Why I don't like imagemaps

An ill-chosen word is a fool's messenger.
- traditional
What about an ill-chosen picture?
- me
Many people use imagemaps ("clickable pictures") in their home pages. I hate them. Instead of a high-resolution colour picture that doesn't display properly on my monochrome monitor and takes a minute to load even under the best of all possible conditions, a few dozen words could nicely describe where each link leads. A sentence is worth ten thousand pixels -- and it is cheaper, too.

Currently, imagemaps are implemented by the servers they reside on; the mapping relation is not part of the document at hand, but implemented by the dark magic of a cgi script that transforms a set of coordinates to a link according to a rule base. Thus, the user has absolutely no feedback as to what to expect when she clicks on the image. When doing the click on an imagemap, I sometimes feel as if I were jumping from a springboard into a pool - at night.

Also, there is the phenomenon of image-map-based links: i sometimes see links of the form "http://www.foo.bar/baz?27346,7465", i.e. links to points on an image-map. Every time a user access this link, she has to hope that the underlying map hasn't been updated in between, and that the mapping script doesn't take too long.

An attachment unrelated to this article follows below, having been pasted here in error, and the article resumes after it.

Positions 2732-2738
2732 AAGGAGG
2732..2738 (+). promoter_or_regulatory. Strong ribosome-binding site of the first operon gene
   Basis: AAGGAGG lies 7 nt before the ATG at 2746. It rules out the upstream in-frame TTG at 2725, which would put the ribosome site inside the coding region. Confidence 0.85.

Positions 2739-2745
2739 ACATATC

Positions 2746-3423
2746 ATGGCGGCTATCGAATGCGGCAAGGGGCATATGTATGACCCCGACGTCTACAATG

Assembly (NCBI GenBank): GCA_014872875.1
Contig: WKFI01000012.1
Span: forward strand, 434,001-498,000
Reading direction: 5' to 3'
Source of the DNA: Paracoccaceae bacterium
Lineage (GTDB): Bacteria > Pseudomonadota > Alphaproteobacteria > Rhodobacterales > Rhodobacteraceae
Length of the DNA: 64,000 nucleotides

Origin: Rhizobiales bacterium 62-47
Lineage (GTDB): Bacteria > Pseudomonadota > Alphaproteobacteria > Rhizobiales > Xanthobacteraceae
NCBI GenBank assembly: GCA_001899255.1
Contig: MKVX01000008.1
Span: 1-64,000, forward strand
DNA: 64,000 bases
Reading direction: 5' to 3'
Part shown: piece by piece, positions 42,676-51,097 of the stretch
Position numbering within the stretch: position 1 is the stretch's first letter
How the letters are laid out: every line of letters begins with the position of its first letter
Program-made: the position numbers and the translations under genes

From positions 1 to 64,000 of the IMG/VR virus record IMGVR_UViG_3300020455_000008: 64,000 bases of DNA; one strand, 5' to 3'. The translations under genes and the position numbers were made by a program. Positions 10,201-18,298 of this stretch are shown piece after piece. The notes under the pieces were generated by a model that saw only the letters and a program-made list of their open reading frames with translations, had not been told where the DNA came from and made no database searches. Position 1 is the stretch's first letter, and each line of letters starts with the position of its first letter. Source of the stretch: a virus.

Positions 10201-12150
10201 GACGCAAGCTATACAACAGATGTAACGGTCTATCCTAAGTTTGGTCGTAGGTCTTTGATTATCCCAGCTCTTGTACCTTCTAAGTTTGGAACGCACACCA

Don't take me wrong, there are applications for imagemaps: map servers, interactive Rubik's Cubes, many games. These are all fine with me. But to serve as a graphically enhanced front for ordinary HTML pages is a mis-use.

The following specimen nicely demonstrates most of the problems associated with the medium:

[Enter return to see the text-based index. You haven't missed much.]

(Doesn't it look entirely horrible? I am so proud of it! It contains 9 genuine links.)


(15.06.95) In case you don't believe that anyone would create such a map for real, look at the entrace page of the ISODE Consortium. All the elements are there: graphics that add no useful contents, but force a convolved text layout; 45 degree slanted text, and the occasional logo and picture thrown in. Plus the added thoughtlessness that parts of the map are nearly illegible on a b/w screen.
Thanks to jutta for bringing this to my attention!

(16.06.95: still as ugly as then)


(16.05.95) At last, there is some help. The new <img> tag proposed for HTML 3 has some imagemap features as well - a standard menu can be defined as the "replacement text" for an image, and position markers can be put in the URLs to refer to regions in the image.
This page is part of the Rant Space.